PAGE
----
Eurozine on the Free Press and Publishing Models

Scott Esposito referenced this earlier today, but Eurozine has a fascinating article today by André Schiffrin, former head of Pantheon, and founder and editor-at-large of The New Press.

His main focus is on free speech and the need for independent presses that challenge the status quo, but in addition to the political dimension, his piece touches on some interesting aspects of the financial workings of independent presses, and possible models to sustain them.

Various models been tried around the world. The most famous is Raisons d’Agir, which Pierre Bourdieu started after his studies of publishing proved that the larger houses had severely restrained their political and intellectual content. Bourdieu started his firm in his office in the College de France and he and his assistant were its staff. Many books he published did extremely well, some selling hundreds of thousands. A university space (and a professor’s salary) have been misused elsewhere with excellent results.

Amen. This is similar to the model we have in place here at UR, a model that is fairly unique, merging aspects of traditional nonprofit trade presses and university programs. Schiffrin seems to see university presses as a great possible alternative to commercial presses, but one that’s gotten bogged down:

The US and Britain have a range of university presses (over 100 in the US, though they account for a mere 1% of books sold). In theory, these could be a vibrant alternative to commercial presses, but they have too often reflected the conservatism of their faculties. They are also under profit-making pressures because universities have followed the capitalist model.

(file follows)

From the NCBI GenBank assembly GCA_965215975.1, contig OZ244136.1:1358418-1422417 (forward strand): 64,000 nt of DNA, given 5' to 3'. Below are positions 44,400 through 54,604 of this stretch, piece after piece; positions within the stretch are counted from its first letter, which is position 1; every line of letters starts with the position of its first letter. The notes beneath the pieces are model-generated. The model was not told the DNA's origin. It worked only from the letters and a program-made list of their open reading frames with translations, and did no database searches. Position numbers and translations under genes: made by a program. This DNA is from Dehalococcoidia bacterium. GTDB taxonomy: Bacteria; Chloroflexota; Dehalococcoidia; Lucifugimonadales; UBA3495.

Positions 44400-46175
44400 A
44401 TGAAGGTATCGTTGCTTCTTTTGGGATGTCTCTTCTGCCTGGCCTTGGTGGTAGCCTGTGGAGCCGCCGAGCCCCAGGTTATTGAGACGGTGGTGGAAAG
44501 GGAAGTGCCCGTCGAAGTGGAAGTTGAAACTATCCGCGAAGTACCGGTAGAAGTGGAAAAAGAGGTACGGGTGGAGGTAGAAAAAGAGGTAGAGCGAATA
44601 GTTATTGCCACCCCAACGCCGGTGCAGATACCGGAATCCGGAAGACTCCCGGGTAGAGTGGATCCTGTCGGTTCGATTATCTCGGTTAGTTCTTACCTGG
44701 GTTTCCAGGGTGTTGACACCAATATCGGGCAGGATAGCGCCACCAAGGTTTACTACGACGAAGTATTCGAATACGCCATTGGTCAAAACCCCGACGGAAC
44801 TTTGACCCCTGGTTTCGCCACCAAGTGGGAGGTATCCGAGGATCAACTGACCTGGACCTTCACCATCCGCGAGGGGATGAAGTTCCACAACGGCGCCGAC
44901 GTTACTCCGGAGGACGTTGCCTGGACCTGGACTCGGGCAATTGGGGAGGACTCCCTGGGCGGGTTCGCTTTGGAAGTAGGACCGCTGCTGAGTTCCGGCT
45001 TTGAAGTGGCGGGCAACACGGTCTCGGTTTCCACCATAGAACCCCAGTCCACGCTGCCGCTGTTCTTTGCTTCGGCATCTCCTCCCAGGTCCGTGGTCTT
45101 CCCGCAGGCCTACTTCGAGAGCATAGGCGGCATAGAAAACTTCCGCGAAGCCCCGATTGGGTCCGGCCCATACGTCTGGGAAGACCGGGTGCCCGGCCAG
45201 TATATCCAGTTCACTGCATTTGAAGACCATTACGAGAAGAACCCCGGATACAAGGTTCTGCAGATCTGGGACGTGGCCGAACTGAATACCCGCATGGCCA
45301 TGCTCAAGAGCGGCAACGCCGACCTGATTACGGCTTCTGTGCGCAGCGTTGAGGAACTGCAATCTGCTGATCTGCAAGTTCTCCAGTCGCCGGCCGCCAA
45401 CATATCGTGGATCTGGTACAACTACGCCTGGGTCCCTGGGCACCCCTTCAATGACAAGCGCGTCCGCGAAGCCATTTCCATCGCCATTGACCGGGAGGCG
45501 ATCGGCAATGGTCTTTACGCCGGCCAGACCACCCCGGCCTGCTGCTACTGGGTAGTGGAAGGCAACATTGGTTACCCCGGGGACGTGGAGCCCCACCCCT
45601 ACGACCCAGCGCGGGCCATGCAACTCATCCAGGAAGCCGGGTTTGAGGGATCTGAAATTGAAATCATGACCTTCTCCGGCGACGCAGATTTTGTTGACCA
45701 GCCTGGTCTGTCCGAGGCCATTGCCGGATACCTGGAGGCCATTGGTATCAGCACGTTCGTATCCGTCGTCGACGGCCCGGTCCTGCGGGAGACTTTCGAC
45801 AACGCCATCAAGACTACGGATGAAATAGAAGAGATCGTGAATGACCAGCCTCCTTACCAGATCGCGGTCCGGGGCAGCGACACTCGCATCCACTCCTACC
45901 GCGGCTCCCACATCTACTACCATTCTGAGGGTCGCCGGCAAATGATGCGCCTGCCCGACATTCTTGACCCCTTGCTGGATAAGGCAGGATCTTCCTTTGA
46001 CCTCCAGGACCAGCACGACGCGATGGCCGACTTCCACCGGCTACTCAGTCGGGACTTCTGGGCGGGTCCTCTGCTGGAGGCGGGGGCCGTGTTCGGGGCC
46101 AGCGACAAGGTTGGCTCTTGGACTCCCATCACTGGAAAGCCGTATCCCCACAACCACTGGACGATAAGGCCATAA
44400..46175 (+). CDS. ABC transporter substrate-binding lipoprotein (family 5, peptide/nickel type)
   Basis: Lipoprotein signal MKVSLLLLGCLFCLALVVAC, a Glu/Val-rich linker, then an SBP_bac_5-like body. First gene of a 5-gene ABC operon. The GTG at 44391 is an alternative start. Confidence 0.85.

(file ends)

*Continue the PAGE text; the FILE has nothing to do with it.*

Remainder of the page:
Less that 1% of books sold are from university presses?!? I thought it would be a bit higher than that. . . .

Going back to his argument about the need for indie presses to preserve free speech, he concludes with a hopeful, yet realistic statement:

Newspapers and book publishers that belong to independent, not-for-profit foundations or cooperatives may be the best way to preserve political and cultural autonomy. This solution might have saved such major publishers as Le Seuil and Einaudi from being sold to conglomerates whose primary objective is profitability. For centuries publishing averaged an annual profit of 3-4%; the conglomerates want at least l0%, if not l5%, which changes the nature of what can be published.

That increase in ROI is one of the reasons that there aren’t a lot of literary translations being published these days . . . Although conversely, the fact that conglomerates function with these goals in mind means that there’s a lot of great books out there that indie presses can scoop up. . .

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